Oooooohboyohboyboyboy. Where do I start.
First of all: why do I write this review? Because I'm so so tired of Stephen King and how he's ruining great stuff.
I was born to be a nerd. Being a bookseller, my mom introduced me to a few key ingredients of nerd culture. After all, I was named after a character from Frank Herbert's "Dune" for fucks sake. I grew up watching "Star Trek", "Babylon5" and lots and lots of awesome films like "Ghostbusters" and "The Little Shop Of Horrors". I was introduced very early to those vital parts of my nowaday life and I have very fond memories of watching those programs with my mom. One of those programs was Lars von Trier's "RIGET" (english: "The Kingdom").
As a child, I was frightened and terrified by the weirdness and it caused me to develop an irrational fear of riding elevators (SPOILERS). So one could say it had a massive impact on my life. And whilst I forgot most of it during puberty, I grew fond of it again after watching it as an adult with a thing for weird horror. (Coincidence? I think not.)
The source material
First of all, what the fuck is "RIGET"?
"RIGET" was created and written by Lars von Trier specifically for television.
The Plot. Wikipedia sums it up pretty nicely:
"The series is set in the neurosurgical ward of Copenhagen's Rigshospitalet, the city and country's main hospital, nicknamed "Riget". "Riget" means "the realm" or "the kingdom" and leads one to think of "dødsriget", the underworld and realm of the dead. (In norse mythology: Hel or Helheim - dødsrige. It's basically the afterlife), The show follows a number of characters, both staff and patients, as they encounter bizarre phenomena, both human and supernatural. The show is notable for its wry humor, its muted sepia colour scheme, and the appearance of a chorus of dishwashers with Down Syndrome who discuss in intimate detail the strange occurrences in the hospital."
Lars von Trier (Yes, THE von Trier) director of "Dancer in the Dark", "Dogville" and more recently "Antichrist" and "Melancholia", directed "RIGET" as well . He is well-known as an arthouse-director and for being BATSHIT INSANE while being more or less sucessful with it. And the dude has an amazing sense of humor. "RIGET" is much adored amongst (european) fans of the genre -which would be "obscure scandinavian horror-comedy"- and well known for being inspired by David Lynch's masterpiece "Twin Peaks". And despite being a miniseries, it appears as one of the 1001 Movies You Must See Before You Die. Also, one of the main reasons for me to love "RIGET" is the German actor Udo "FUCK YEAH" Kier. Any fellow aficianados of strange and obscure films might know him from movies like Andy Warhol's Frankenstein (
1973) or Andy Warhol's Dracula (
1974). More recent (and bloody awesome): Iron Sky (2012).
If you're living in the UK or the US chances are high that you might've come across the "edited" five-hour movie series, rather than the original 8-episode-format that you would have seen in europe.
The first four episodes (aka the first season) ended without answering numerous questions, and in 1997 the cast reassembled to produce the second season, consisting of another set of four episodes.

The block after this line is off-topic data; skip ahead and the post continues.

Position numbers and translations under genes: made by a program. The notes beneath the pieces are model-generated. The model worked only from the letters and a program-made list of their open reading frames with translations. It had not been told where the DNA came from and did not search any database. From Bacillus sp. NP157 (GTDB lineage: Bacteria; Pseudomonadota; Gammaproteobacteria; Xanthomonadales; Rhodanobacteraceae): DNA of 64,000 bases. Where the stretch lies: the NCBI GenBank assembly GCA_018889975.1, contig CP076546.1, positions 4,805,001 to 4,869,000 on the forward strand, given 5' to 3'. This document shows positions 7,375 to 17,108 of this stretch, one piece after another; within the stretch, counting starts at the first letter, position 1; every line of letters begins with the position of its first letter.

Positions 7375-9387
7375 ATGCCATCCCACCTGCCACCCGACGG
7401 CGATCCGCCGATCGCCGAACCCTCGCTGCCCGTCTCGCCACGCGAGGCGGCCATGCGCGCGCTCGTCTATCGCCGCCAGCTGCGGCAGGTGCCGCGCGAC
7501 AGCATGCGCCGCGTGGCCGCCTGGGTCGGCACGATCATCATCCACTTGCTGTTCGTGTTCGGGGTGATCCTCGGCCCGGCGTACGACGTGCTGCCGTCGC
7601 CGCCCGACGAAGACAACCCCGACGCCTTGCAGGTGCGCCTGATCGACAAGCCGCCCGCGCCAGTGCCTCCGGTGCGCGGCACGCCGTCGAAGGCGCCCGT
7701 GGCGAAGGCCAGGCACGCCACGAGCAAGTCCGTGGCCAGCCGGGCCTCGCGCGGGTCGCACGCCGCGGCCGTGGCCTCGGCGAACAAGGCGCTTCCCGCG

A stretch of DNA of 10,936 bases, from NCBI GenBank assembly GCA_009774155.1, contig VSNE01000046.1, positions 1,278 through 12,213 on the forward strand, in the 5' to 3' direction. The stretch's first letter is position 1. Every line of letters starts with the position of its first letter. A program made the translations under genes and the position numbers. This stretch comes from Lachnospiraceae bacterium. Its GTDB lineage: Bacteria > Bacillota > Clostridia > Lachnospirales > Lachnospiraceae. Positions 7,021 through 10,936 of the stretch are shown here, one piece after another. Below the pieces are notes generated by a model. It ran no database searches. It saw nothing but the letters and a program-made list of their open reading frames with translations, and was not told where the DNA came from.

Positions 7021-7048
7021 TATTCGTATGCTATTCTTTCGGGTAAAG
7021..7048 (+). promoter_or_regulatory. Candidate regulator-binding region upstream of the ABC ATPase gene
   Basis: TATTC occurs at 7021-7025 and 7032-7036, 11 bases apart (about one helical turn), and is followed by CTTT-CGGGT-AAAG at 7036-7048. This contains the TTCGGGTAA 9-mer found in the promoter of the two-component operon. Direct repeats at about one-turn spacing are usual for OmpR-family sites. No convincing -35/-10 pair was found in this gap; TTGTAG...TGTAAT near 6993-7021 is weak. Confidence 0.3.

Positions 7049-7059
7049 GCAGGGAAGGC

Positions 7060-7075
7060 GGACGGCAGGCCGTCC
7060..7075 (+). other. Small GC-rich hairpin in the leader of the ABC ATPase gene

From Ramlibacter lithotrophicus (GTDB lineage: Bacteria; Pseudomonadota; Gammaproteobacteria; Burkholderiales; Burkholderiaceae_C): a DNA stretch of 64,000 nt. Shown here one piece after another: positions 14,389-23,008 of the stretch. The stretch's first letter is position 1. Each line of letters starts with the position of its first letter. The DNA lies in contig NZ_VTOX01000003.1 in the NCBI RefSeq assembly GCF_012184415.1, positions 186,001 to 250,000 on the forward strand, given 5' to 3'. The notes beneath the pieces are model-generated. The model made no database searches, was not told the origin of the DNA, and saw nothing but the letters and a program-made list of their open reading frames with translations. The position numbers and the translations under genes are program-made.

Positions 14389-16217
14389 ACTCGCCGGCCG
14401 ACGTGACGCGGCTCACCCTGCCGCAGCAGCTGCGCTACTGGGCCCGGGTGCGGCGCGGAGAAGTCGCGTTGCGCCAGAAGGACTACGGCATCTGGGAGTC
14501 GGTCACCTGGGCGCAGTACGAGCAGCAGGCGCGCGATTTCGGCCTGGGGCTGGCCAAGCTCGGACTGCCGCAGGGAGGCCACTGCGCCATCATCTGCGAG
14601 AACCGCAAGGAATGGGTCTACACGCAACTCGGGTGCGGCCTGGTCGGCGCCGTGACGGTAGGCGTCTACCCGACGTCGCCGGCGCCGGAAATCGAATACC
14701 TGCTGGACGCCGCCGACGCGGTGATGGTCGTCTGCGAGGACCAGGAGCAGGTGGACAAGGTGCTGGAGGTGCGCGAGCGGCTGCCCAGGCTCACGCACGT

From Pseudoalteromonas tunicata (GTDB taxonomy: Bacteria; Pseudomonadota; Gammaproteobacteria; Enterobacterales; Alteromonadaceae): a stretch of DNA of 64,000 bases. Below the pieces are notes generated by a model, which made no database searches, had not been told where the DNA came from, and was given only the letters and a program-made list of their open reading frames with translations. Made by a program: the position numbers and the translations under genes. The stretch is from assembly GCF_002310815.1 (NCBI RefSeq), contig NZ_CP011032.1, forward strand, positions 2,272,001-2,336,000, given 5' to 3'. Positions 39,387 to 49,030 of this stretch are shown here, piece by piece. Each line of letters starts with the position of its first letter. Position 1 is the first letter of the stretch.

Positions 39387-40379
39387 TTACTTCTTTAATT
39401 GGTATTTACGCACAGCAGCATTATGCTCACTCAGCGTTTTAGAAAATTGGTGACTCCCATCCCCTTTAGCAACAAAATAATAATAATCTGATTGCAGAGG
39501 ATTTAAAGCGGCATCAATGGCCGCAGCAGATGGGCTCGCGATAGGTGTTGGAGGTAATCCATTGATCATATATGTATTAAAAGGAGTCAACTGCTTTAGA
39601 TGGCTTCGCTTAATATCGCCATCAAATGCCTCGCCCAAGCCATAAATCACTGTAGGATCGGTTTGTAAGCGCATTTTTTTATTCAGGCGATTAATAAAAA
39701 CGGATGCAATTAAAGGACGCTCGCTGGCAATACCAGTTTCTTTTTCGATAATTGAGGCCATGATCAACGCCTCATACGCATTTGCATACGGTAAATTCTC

This second series ended with even more questions unanswered than the first, and a third series was planned. However, due to the death of several actors in 1998 the likelihood of a third series is now very remote.
Von Trier actually wrote the third and final season, but the production was not picked up by DR (the original channel: Danmarks Radio). At that point, five regular cast members had died and it seemed impossible to continue the series. The abandoned scripts were sent to the producers of Stephen King's Kingdom Hospital, but it is unclear whether they used the scripts or not.
Kingdom Hearts eerr...HospitalThat's right, Stephen King wrote an adaption of "RIGET" for american television called "Kingdom Hospital" which premiered on ABC in may 2004. If you like to watch TV as much as I do, you might've stumbled upon this little "gem". And oh boy what a shitfest. It is pretty much known amongst former Stephen King-fans, that "the master" has become somewhat "crazy" in his "doings". In the first run, I couldn't even watch the first episode of "Kingdom Hospital" without twitching uncontrollably.
Why? First of all, King is an egomaniac who got too big for his own boots and is also more self-absorbent than a sponge. Need proof?
- Whilst Peter Rickman is jogging, we can see him wearing a sweatshirt with a "Little Tall" print on it. The island Little Tall is where King's "Dolores" and "Storm of the Century" take place.
- Peter Rickman's accident at the beginning of the series is suspiciously similar to an accident King had himself in 1999, in which he was hit and heavily injured by a car.
- The ambulance that saves him has the number 19 which holds a big role in King's "The Dark Tower"
- Many of the characters, places and incidents are named using wordplay. For example, one of the nurses is called Carrie von Trier (a combination of King's bestseller-protagonist Carrie from "Carrie" -duh- and Lars von Trier)
- Many characters read Stephen King-novels as the story progresses. For instance: Peter Rickman is reading "Misery" whilst being on his sickbed.
- The hospital-janitor, called Johnny B. Goode (OH GOD WHY) is never on duty and always substituted by someone else. Until the very end, when Johnny finally appears in person. And then he is played by Stephen King himself.
- The names of the three characters who have contact to the spirit world (Peter Rickman, Mary Jensen, and Paul Morlock) together form the name of the band Peter, Paul and Mary. (That's actually awesome)